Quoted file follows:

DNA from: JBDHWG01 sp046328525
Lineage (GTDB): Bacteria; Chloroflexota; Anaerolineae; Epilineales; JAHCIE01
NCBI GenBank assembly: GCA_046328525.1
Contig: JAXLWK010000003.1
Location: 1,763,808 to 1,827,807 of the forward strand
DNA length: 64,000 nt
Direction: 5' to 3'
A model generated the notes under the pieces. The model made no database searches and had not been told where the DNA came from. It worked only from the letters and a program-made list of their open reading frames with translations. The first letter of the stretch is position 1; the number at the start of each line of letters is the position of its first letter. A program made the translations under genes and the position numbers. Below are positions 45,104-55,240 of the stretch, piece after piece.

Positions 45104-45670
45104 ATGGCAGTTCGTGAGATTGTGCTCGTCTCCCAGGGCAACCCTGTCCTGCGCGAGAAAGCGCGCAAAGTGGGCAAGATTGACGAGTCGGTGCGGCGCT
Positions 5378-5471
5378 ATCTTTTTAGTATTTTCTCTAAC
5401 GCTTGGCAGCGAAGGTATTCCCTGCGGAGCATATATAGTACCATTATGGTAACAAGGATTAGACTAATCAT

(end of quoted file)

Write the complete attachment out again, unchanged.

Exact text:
DNA from: JBDHWG01 sp046328525
Lineage (GTDB): Bacteria; Chloroflexota; Anaerolineae; Epilineales; JAHCIE01
NCBI GenBank assembly: GCA_046328525.1
Contig: JAXLWK010000003.1
Location: 1,763,808 to 1,827,807 of the forward strand
DNA length: 64,000 nt
Direction: 5' to 3'
A model generated the notes under the pieces. The model made no database searches and had not been told where the DNA came from. It worked only from the letters and a program-made list of their open reading frames with translations. The first letter of the stretch is position 1; the number at the start of each line of letters is the position of its first letter. A program made the translations under genes and the position numbers. Below are positions 45,104-55,240 of the stretch, piece after piece.

Positions 45104-45670
45104 ATGGCAGTTCGTGAGATTGTGCTCGTCTCCCAGGGCAACCCTGTCCTGCGCGAGAAAGCGCGCAAAGTGGGCAAGATTGACGAGTCGGTGCGGCGCT
Positions 5378-5471
5378 ATCTTTTTAGTATTTTCTCTAAC
5401 GCTTGGCAGCGAAGGTATTCCCTGCGGAGCATATATAGTACCATTATGGTAACAAGGATTAGACTAATCAT